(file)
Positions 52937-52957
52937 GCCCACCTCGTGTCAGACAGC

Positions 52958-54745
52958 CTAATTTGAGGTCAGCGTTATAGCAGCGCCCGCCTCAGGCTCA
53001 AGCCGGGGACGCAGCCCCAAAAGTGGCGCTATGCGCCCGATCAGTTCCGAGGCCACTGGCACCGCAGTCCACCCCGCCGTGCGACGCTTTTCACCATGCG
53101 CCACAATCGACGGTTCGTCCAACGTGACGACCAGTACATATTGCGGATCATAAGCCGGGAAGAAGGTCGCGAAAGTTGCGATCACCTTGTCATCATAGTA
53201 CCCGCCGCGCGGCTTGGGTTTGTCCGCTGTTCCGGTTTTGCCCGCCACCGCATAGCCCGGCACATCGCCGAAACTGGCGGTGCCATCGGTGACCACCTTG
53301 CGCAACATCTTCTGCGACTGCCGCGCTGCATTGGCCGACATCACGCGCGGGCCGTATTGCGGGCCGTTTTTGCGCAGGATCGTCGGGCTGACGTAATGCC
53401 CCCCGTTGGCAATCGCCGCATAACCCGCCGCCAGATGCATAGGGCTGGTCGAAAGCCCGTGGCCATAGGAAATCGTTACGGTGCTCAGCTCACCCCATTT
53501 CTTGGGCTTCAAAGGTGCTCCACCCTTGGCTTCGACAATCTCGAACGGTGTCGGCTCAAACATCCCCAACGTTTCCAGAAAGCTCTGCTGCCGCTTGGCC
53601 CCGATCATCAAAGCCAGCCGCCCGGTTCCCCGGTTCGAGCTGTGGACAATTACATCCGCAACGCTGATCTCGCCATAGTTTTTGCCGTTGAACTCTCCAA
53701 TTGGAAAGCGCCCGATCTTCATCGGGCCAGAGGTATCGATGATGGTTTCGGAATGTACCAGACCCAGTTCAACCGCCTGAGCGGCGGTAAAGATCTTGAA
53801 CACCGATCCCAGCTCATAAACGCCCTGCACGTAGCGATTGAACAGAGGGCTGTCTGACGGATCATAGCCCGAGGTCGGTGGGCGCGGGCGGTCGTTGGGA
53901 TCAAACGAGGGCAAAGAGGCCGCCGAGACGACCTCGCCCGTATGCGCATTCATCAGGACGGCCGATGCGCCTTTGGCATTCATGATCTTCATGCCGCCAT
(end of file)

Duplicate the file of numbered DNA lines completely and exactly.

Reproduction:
Positions 52937-52957
52937 GCCCACCTCGTGTCAGACAGC

Positions 52958-54745
52958 CTAATTTGAGGTCAGCGTTATAGCAGCGCCCGCCTCAGGCTCA
53001 AGCCGGGGACGCAGCCCCAAAAGTGGCGCTATGCGCCCGATCAGTTCCGAGGCCACTGGCACCGCAGTCCACCCCGCCGTGCGACGCTTTTCACCATGCG
53101 CCACAATCGACGGTTCGTCCAACGTGACGACCAGTACATATTGCGGATCATAAGCCGGGAAGAAGGTCGCGAAAGTTGCGATCACCTTGTCATCATAGTA
53201 CCCGCCGCGCGGCTTGGGTTTGTCCGCTGTTCCGGTTTTGCCCGCCACCGCATAGCCCGGCACATCGCCGAAACTGGCGGTGCCATCGGTGACCACCTTG
53301 CGCAACATCTTCTGCGACTGCCGCGCTGCATTGGCCGACATCACGCGCGGGCCGTATTGCGGGCCGTTTTTGCGCAGGATCGTCGGGCTGACGTAATGCC
53401 CCCCGTTGGCAATCGCCGCATAACCCGCCGCCAGATGCATAGGGCTGGTCGAAAGCCCGTGGCCATAGGAAATCGTTACGGTGCTCAGCTCACCCCATTT
53501 CTTGGGCTTCAAAGGTGCTCCACCCTTGGCTTCGACAATCTCGAACGGTGTCGGCTCAAACATCCCCAACGTTTCCAGAAAGCTCTGCTGCCGCTTGGCC
53601 CCGATCATCAAAGCCAGCCGCCCGGTTCCCCGGTTCGAGCTGTGGACAATTACATCCGCAACGCTGATCTCGCCATAGTTTTTGCCGTTGAACTCTCCAA
53701 TTGGAAAGCGCCCGATCTTCATCGGGCCAGAGGTATCGATGATGGTTTCGGAATGTACCAGACCCAGTTCAACCGCCTGAGCGGCGGTAAAGATCTTGAA
53801 CACCGATCCCAGCTCATAAACGCCCTGCACGTAGCGATTGAACAGAGGGCTGTCTGACGGATCATAGCCCGAGGTCGGTGGGCGCGGGCGGTCGTTGGGA
53901 TCAAACGAGGGCAAAGAGGCCGCCGAGACGACCTCGCCCGTATGCGCATTCATCAGGACGGCCGATGCGCCTTTGGCATTCATGATCTTCATGCCGCCAT